Secondly, one of the strengths that DC has infused into Batman comics over the years is the stand-alone strength of Batman's supporting characters.  The personality and backstory built around Commissioner Gordon alone could easily allow him to carry his own comic line (and at times has, actually).  As such, the depth of these other Batman world characters is both entertaining in this comic and gives me the feeling that developing the Batman storyline for awhile without The Caped Crusader as the central figure will work as both entertainment and as a worthy addition to the various Batman tales developed over the decades.

     So bottom line: enjoy Gotham Gazette #1, both as a stand-alone comic and as an entry issue into this "missing Batman" theme, that's less marketing gimmick and actually more of a sincere, intriguing new take on the world of Batman.

From Our Special Third Review Of The Week Shout-Out Department:

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Contest Winner !!!

The Bongo Congo judging team has reviewed the entries for our latest contest, in which you gave us what you'd like to see for a new superhero-based t.v. show, along with some details about how the show would be presented.  And our winner is (drumroll, please)...Fardeen Chowdhury with his pitch for a Smallville-style t.v. show about a young Bruce Wayne, to be called "Gotham" or "Gotham Central."  The judges enjoyed the pitch immensely, and were so impressed with the details that Fardeen gave us that they decided to reprint for your enjoyment his entire show proposal, as follows:

My idea for the show is sort of inspired by the original idea the current producers of Smallville were pitching before they got their
start on the current show, of a young Bruce Wayne. Taking off from this, my show would be called "Gotham", or "Gotham Central" after the comic. The show would actually prominently feature Gordon and Harvey Dent as Gotham's main crime-fighting team, done in a sort of gritty crime drama style. This show would be set in a separate "universe" from that of the current Christian Bale movies, and show Gordon's slow rise to Commissioner, against a corrupt police and local government. Harvey Dent would support Gordon's back as an up and coming criminal attorney, and his slow rise to becoming the DA would also be shown. Bruce Wayne wouldn't be introduced until perhaps the second or third season (assuming it makes it that far!) and would only be shown as a sort of socialite fop, who is usually "out of town" for months, sometimes a year at a time. He occasionally wants to help Gordon and Dent, but they treat him as more of an annoyance, letting him know the only way he can help is to donate to local charities and just keep to himself otherwise.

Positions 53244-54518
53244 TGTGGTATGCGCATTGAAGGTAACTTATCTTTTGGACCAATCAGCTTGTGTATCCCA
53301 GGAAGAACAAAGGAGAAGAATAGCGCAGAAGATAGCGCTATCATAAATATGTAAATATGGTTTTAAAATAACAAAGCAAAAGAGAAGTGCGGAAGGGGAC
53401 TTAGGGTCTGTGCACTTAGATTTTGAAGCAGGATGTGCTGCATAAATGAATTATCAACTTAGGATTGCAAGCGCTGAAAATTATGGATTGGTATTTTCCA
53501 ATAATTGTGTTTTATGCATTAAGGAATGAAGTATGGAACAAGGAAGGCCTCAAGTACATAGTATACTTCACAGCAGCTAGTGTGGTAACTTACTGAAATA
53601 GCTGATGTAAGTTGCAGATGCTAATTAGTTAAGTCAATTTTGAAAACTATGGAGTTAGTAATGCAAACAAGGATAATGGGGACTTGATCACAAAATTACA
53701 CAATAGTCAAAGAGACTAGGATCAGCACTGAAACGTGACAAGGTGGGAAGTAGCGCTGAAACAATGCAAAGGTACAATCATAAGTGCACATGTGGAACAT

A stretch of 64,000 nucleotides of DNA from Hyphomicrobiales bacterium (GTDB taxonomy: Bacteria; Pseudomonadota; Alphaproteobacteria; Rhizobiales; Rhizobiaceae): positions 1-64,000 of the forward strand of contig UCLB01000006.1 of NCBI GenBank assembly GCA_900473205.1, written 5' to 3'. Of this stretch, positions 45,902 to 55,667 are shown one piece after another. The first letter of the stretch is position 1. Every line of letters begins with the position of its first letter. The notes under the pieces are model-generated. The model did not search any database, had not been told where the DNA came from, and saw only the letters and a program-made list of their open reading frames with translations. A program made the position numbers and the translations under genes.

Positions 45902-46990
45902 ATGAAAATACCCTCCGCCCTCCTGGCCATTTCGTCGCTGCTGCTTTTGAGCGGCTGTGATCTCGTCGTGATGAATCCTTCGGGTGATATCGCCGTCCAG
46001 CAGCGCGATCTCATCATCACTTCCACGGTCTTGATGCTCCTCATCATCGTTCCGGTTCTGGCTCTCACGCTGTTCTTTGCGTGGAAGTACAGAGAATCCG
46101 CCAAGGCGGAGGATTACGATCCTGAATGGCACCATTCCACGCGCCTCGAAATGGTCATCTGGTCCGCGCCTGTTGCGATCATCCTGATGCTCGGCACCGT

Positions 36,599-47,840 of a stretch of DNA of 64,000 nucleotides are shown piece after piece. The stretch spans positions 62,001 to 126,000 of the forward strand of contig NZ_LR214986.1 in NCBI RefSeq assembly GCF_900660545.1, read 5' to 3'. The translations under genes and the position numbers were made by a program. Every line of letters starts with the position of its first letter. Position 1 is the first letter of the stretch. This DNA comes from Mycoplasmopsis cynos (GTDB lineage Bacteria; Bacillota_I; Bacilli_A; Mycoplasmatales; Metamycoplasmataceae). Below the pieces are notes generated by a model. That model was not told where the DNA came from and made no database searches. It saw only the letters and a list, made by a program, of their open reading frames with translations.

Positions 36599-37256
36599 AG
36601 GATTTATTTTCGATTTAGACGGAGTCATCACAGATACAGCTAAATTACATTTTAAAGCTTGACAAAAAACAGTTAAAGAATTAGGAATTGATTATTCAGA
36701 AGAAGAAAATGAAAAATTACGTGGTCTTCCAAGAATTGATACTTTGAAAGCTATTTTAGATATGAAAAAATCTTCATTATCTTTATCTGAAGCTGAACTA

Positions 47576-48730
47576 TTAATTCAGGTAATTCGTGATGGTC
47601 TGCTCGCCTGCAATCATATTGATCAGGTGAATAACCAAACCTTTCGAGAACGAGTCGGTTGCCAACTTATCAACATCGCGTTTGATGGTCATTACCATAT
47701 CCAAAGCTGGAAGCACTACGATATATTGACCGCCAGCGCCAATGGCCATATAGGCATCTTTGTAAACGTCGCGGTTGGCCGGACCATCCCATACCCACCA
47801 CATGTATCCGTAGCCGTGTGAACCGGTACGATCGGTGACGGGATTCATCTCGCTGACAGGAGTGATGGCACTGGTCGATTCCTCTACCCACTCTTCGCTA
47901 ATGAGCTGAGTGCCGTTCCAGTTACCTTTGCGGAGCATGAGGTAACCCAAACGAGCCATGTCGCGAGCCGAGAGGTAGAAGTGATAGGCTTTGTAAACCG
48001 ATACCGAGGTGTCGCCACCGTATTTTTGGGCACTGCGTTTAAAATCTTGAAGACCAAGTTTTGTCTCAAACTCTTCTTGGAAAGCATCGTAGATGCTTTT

Bruce would be shown slowly gaining Gordon's trust, but perhaps not Dent's.

Other characters who would be given either subtle or overt introductions would be Selina Kyle, Talia Al Ghul, Dr Thomas Eliot, the Drake family, the Graysons, and so on. Unlike Smallville, these characters would not be interacting with Bruce on a day to day basis or be of exactly the same age as him.

The show would be an hour long drama, hopefully avoiding the pitfalls of the "freak of the week" syndrome that other shows of a similar nature are faced with. While facing regular crime, early instances of classic Batman villains would be introduced, as well as the various mob factions as depicted in the Jeph Loeb/Tim Sale books as well as the current films. An interesting twist on the show near its fourth season run, is not to unveil Batman per se, but to keep his existence as more of an urban legend - but his presence is slowly being felt through the department and the city. Jim's confidence in himself as a cop would be shaken given the level of crime escalation (even after his promotion to commissioner) and Dent would find a newfound energy for ridding Gotham of crime after becoming its DA; especially to rid the city of the Batman and the ilk of criminals he seems to be inspiring. The fourth or fifth season would end with Gordon, Dent and the Batman standing together for the first time on the roof of the GCPD building, after the installation of the brand new Bat symbol.

Wow, Fardeen, you should pitch this to the networks, sounds like you've got the entire series covered!
Congrats, and enjoy your contest prize, a $10.00 That's Entertainment store gift certificate.
Stay tuned for a new contest announcement in the near future.
Happy reading, and see you next week Here In Bongo Congo!